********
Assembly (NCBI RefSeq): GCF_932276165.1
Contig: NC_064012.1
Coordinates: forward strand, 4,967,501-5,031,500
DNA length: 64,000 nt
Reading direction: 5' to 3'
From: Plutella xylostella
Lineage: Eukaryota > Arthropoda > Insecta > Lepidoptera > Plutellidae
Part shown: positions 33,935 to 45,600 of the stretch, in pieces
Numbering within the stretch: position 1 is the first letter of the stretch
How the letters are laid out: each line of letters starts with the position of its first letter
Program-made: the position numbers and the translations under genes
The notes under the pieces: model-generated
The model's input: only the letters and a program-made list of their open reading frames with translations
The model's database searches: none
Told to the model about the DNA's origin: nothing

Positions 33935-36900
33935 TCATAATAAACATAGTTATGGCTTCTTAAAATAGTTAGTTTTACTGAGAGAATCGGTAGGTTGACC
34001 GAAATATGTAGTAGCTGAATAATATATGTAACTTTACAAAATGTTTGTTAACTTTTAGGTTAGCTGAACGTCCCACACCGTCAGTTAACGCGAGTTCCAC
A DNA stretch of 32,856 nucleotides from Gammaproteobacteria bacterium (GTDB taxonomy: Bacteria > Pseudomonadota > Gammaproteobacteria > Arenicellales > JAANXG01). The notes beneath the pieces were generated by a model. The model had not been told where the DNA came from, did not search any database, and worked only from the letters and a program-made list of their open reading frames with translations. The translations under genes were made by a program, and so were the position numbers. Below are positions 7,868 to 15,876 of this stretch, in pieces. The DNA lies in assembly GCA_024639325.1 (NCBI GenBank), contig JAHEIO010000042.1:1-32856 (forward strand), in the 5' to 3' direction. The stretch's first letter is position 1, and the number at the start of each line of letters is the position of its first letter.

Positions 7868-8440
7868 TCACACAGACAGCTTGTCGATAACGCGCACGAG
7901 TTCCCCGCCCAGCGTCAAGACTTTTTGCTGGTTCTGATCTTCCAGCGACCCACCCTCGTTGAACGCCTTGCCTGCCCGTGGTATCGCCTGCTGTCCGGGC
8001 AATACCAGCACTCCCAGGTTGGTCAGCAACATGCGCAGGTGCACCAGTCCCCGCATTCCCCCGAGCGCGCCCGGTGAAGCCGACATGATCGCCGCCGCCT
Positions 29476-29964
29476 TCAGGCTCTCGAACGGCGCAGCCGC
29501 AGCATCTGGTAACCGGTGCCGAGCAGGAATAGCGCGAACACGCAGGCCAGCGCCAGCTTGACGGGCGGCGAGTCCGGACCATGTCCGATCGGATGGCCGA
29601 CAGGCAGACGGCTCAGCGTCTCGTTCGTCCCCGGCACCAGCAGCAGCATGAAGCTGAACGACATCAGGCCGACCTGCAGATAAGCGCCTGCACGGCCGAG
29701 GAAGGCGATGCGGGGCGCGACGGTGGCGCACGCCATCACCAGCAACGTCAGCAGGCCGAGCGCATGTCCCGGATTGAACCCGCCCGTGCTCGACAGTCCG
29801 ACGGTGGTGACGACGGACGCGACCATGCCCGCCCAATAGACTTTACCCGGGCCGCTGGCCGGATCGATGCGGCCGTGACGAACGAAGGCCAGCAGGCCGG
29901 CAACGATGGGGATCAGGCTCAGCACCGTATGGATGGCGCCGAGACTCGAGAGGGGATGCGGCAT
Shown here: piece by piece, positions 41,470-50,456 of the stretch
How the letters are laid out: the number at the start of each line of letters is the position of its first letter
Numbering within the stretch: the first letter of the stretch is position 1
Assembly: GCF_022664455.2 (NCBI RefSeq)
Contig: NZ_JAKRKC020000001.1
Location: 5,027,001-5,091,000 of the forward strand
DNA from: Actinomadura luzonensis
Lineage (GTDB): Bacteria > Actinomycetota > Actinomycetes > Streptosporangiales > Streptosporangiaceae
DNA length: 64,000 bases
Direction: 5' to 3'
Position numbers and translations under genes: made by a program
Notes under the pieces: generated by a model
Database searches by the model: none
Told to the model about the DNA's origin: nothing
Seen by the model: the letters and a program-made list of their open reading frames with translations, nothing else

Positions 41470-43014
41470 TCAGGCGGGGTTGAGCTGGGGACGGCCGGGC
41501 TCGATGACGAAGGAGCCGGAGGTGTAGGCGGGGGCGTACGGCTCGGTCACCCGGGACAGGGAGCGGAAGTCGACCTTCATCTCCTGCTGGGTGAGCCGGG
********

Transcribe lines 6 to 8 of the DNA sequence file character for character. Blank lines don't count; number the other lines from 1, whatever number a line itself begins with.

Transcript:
From: Plutella xylostella
Lineage: Eukaryota > Arthropoda > Insecta > Lepidoptera > Plutellidae
Part shown: positions 33,935 to 45,600 of the stretch, in pieces